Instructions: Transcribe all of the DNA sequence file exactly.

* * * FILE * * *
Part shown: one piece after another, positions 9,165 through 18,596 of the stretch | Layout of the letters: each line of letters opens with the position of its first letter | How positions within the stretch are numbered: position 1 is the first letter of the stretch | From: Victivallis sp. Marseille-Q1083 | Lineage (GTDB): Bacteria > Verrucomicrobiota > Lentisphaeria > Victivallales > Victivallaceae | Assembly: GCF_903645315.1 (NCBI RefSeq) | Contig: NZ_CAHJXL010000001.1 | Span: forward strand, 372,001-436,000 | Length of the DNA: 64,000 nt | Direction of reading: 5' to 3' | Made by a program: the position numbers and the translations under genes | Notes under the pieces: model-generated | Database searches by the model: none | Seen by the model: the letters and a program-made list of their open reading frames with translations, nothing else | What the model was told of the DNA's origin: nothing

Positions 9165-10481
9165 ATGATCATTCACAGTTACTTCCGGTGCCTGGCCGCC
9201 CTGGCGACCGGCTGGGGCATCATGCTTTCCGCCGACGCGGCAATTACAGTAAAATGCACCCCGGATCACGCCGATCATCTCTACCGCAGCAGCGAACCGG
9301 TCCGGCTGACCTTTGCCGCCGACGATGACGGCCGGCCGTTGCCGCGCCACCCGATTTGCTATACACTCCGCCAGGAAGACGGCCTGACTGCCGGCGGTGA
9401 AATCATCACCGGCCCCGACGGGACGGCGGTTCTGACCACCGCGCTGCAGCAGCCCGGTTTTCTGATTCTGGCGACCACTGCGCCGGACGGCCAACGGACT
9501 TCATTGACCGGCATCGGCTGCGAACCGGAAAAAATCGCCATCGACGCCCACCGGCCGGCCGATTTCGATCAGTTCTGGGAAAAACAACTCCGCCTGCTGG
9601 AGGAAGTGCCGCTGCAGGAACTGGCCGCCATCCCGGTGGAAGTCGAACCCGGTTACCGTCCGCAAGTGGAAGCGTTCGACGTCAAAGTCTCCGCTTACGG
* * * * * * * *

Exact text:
Part shown: one piece after another, positions 9,165 through 18,596 of the stretch | Layout of the letters: each line of letters opens with the position of its first letter | How positions within the stretch are numbered: position 1 is the first letter of the stretch | From: Victivallis sp. Marseille-Q1083 | Lineage (GTDB): Bacteria > Verrucomicrobiota > Lentisphaeria > Victivallales > Victivallaceae | Assembly: GCF_903645315.1 (NCBI RefSeq) | Contig: NZ_CAHJXL010000001.1 | Span: forward strand, 372,001-436,000 | Length of the DNA: 64,000 nt | Direction of reading: 5' to 3' | Made by a program: the position numbers and the translations under genes | Notes under the pieces: model-generated | Database searches by the model: none | Seen by the model: the letters and a program-made list of their open reading frames with translations, nothing else | What the model was told of the DNA's origin: nothing

Positions 9165-10481
9165 ATGATCATTCACAGTTACTTCCGGTGCCTGGCCGCC
9201 CTGGCGACCGGCTGGGGCATCATGCTTTCCGCCGACGCGGCAATTACAGTAAAATGCACCCCGGATCACGCCGATCATCTCTACCGCAGCAGCGAACCGG
9301 TCCGGCTGACCTTTGCCGCCGACGATGACGGCCGGCCGTTGCCGCGCCACCCGATTTGCTATACACTCCGCCAGGAAGACGGCCTGACTGCCGGCGGTGA
9401 AATCATCACCGGCCCCGACGGGACGGCGGTTCTGACCACCGCGCTGCAGCAGCCCGGTTTTCTGATTCTGGCGACCACTGCGCCGGACGGCCAACGGACT
9501 TCATTGACCGGCATCGGCTGCGAACCGGAAAAAATCGCCATCGACGCCCACCGGCCGGCCGATTTCGATCAGTTCTGGGAAAAACAACTCCGCCTGCTGG
9601 AGGAAGTGCCGCTGCAGGAACTGGCCGCCATCCCGGTGGAAGTCGAACCCGGTTACCGTCCGCAAGTGGAAGCGTTCGACGTCAAAGTCTCCGCTTACGG